Tagged by Jill, Nicola and Gautami, how could I resist joining in on the fun of filling out Eva's meme?
Which book do you irrationally cringe away from reading, despite seeing only positive reviews?
This question proved harder than some of the other ones. I have finally settled on Margaret Mitchell's Gone With the Wind. I still do not know what all the fuss is about over the movie now that I have finally seen it, and I imagine that has quelled some of my interest in ever reading the book.
If you could bring 3 characters to life for a social event, who would they be and what would you do?
I can think of any number of characters I would love to bring together and hobnob with. This time around, my selected characters are gathering together for a book club meeting. What better way to spend an afternoon than discussing books? Please come join Elizabeth Bennet, Margaret Lea, Roger Mifflin, and me if you are free!
(This is borrowed from the Thursday Next series.) You are told you can't die until you read the most boring novel on the planet. While this immortality is great for a while, eventually you realize that it's past time to die. Which book would you expect to get you a nice grave?
My first choice falls in the nonfiction category, which automatically disqualifies it. I have read some boring novels in my time and I obviously survived. I, Tutus: Book Two: Citizen of Rome by Don Phillips maybe. It is the sequel to another book I have read, which, while it did have its good points, I still had to drag myself through most of it.
Come on, we've all been there. Which book have you pretended, or at least hinted that you've read, when in fact you've been nowhere near it?
If the question above is taken at face value, I can honestly answer no. If you take out the last part of the question, that I have been nowhere near the book, well, then it's an entirely different matter.
I was assigned to read Brave New World by Aldous Huxley during a college literature course, and I lost interest in it pretty quickly. For the first and last time in my college career, I failed to complete a required reading assignment. I carried on as if I had read it during the discussions and exams that term, earned a decent grade, and have yet to try reading the book again although I would like to give it another try someday.
Has there been a book that you really thought you had read, only to realize when you read a review or go to "reread" it that you haven't?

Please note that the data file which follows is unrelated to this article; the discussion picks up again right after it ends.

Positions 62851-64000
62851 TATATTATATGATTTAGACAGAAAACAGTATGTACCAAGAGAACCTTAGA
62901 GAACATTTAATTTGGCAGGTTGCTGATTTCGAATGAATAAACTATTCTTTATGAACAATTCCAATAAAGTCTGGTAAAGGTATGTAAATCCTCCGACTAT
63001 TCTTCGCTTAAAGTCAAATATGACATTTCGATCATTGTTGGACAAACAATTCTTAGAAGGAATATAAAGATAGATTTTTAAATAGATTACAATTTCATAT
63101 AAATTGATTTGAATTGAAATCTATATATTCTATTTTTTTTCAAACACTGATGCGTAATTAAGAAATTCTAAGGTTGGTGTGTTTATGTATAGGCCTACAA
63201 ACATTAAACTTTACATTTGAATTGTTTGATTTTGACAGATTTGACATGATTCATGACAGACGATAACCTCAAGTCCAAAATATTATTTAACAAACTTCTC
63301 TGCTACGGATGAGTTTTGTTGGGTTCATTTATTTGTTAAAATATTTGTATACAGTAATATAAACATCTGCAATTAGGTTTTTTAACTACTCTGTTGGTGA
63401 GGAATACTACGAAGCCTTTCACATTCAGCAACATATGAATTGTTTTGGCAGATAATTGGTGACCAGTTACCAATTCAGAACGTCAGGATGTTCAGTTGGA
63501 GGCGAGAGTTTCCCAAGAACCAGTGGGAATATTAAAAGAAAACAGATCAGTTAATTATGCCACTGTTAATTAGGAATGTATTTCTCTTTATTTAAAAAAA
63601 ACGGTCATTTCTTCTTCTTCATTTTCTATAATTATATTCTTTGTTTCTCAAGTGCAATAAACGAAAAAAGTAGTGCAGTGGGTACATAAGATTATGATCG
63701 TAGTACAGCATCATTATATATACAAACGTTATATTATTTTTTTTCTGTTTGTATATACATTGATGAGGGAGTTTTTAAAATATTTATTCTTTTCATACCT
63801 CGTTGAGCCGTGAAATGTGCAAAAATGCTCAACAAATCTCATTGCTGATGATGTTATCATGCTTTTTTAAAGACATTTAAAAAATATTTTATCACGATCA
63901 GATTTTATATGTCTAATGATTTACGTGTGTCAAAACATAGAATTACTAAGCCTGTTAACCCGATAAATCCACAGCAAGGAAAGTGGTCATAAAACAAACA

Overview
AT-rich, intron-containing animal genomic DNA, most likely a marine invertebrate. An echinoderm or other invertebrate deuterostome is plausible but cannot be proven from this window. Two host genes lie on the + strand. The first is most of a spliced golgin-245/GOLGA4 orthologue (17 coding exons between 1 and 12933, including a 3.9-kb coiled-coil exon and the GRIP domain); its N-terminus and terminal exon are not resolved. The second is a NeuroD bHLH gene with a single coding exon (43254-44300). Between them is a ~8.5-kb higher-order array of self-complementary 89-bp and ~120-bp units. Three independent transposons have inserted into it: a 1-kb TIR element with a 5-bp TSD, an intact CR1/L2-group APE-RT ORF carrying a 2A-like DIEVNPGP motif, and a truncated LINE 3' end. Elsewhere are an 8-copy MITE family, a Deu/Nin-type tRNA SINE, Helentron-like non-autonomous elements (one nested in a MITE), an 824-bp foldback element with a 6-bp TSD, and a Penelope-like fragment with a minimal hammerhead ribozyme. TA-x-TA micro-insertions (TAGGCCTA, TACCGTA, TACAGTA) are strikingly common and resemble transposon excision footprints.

No, I cannot think of any titles off hand where this has been an issue.
You're interviewing for the post of Official Book Advisor to some VIP (who's not a big reader). What's the first book you'd recommend and why? (Go ahead and personalize the VIP if it helps.)
A trick that sometimes works for me is to find out what type of movies the person enjoys watching or perhaps the person has a particular hobby or interest that might give me some ideas of where to start.
A good fairy comes along and grants you one wish: You will have perfect reading comprehension in the foreign language of your choice. Which language do you go with?
My first thought is Russian--all those wonderful novels that I would be able to read in their native tongue. However, for more practical reasons, I think I would most likely choose Spanish in the end. I have not spent much time exploring literature written originally in Spanish, however, I am sure there are quite a few gems out there.
A mischievous fairy comes and says you must choose one book you will reread once a year for the rest of your life (you can reread other books as well). Which book would you pick?
I rarely reread books, and while there are many I would not mind returning to again someday, I worry that I would grow bored if I read the same book year after year for the rest of my life. One book I have reread and am sure I will read again someday is Charlotte Bronte's Jane Eyre. That is a story I have yet to grow tired of.
I know that the book blogging community and its various challenges have pushed my reading borders. What's one bookish thing you discovered from book blogging?
I have been introduced to many new books and authors that I had never heard of before. There are probably even a few I would not have considered had a fellow blogger not offered especially alluring insight into the books that I would miss at quick glance of cover and synopsis.
That good fairy is back for one final visit. Now she's granting you your dream library. Describe it. Is everything leatherbound? Is it full of first edition hardcovers? Pristine trade paperbacks? Perhaps a few authors have inscribed some of the books? Go ahead -- let your imagination run free!
Ignoring the practicality of lugging all of my books upstairs, I have often mentioned to my husband that I would like to build a second story onto our house. The second story would be the home library. Maybe a spiral staircase leading up to the second floor from our living room. A little bathroom off to the side. Wall to wall bookshelves filled with books, those that have been read and those I have yet to read. They certainly will not be books for decoration only. There would be a love seat, perhaps, or a couple of comfortable armchairs. I would move the home office into the library as well, where both my husband and I can set up our computers and spend hours reading, gaming, or blog hopping. There would be a big window facing the street, which would include spots for both the dog and cat to lounge at their leisure, keeping us company.
Anyone who has not yet participated in the meme, please do give it a try!